A Year in Review
As we say goodbye to another year, join the College of Engineering as we take a look back at 2017 and the extraordinary research and work that has been accomplished. From improving in graduate program rankings to two new department heads, 2017 has proven to be a successful year.
Using new technologies to preserve wildlife and wild spaces
NC State and its Namibian partners are using new technologies to better study and protect African wildlife.
Researchers inadvertently boost surface area of nickel nanoparticles for catalysis
A technique designed to coat nickel nanoparticles with silica shells actually fragments the material – creating a small core of oxidized nickel surrounded by smaller satellites.
Biomedical spinout company raises $5.8 million for ‘smart’ insulin devices
A Research Triangle Park startup founded by Dr. Zhen Gu, associate professor in the UNC/NC State Joint Department of Biomedical Engineering, has received a $5.8 million cash infusion to continue translation efforts of ‘smart’ insulin devices.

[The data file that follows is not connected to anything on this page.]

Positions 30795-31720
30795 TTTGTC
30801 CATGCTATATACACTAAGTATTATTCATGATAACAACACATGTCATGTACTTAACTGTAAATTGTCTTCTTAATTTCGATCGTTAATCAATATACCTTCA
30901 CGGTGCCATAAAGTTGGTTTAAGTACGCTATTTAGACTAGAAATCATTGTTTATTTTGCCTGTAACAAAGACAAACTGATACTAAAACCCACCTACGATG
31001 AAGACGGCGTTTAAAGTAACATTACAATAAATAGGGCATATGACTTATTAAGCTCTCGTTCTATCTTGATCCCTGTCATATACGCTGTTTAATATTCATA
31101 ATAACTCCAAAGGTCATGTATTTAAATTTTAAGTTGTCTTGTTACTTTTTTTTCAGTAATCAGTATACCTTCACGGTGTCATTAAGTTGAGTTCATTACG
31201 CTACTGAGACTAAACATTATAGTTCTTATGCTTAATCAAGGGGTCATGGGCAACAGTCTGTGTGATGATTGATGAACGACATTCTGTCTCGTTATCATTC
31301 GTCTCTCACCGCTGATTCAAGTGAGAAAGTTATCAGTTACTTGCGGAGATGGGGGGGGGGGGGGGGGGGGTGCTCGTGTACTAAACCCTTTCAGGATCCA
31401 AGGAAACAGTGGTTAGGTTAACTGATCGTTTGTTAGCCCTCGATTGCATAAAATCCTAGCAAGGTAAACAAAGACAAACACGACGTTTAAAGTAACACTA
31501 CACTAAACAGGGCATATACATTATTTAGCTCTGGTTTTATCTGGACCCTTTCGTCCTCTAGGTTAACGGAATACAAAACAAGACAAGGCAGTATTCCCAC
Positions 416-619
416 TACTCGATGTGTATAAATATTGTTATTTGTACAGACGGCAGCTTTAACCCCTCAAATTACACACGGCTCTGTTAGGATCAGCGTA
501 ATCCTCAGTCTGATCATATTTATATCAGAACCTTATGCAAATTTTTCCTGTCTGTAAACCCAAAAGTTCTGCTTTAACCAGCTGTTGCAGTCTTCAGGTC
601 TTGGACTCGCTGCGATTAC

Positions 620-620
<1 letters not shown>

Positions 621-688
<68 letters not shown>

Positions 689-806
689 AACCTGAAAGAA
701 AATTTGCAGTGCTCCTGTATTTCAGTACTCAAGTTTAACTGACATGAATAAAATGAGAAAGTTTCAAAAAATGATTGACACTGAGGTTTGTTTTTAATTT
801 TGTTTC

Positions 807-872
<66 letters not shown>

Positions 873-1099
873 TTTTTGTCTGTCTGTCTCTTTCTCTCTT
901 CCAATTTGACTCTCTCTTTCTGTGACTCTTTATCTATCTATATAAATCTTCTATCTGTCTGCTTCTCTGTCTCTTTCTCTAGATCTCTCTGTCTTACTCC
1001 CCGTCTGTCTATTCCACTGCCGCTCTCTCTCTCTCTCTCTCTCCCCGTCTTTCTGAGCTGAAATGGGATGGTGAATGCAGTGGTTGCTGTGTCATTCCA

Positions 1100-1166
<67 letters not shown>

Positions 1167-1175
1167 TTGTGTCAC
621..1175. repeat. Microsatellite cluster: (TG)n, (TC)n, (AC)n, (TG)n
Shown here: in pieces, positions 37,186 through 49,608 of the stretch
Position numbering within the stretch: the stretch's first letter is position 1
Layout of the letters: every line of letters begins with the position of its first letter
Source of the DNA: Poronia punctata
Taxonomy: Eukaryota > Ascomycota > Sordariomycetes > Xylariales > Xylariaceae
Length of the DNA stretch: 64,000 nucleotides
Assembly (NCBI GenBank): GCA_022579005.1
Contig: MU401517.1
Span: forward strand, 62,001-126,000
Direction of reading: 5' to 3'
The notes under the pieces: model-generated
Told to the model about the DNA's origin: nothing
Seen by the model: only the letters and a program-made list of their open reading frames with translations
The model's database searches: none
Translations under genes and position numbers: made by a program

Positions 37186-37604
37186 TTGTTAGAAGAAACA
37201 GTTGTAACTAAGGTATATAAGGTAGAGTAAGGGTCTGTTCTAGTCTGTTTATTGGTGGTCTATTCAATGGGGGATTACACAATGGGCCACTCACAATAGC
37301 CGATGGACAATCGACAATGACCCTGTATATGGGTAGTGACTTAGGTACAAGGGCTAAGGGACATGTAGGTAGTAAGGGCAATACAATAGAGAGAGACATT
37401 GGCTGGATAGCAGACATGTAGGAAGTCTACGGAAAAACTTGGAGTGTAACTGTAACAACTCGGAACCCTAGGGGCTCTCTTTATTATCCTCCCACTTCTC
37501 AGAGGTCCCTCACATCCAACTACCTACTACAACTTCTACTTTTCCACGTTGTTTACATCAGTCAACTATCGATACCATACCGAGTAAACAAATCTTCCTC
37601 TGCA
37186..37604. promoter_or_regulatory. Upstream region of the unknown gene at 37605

Researchers find diffusion plays unusual signaling role in Drosophila embryos
Research shows that diffusion plays an unexpected role in cell differentiation during the early stages of development in the embryos of Drosophila.
Cancer immunotherapy uses melanin against melanoma
Researchers have developed a melanin-enhanced cancer immunotherapy technique that can also serve as a vaccine, based on early experiments done in a mouse model.
Tech increases microfluidic research data output 100-fold
Researchers have developed a technique that allows users to collect 100 times more spectrographic information per day from microfluidic devices, compared to the previous industry standard.
Study shows need for adaptive powered knee prosthesis to assist amputees
Study shows adaptive robotic prosthesis could be helpful to amputees attempting to adapt to real-world situations, like carrying a backpack.
Researchers receive grant to study GenX exposure in New Hanover County residents
NC State researchers will lead study on GenX exposure in New Hanover County residents
Voltage-driven liquid metal fractals
Researchers from North Carolina State University have found that gallium indium (EGaIn), a liquid metal with one of the highest surface tensions, can be induced to spread and form patterns called fractals with the application of low voltage. The work has implications for controlling the shape of liquid metals.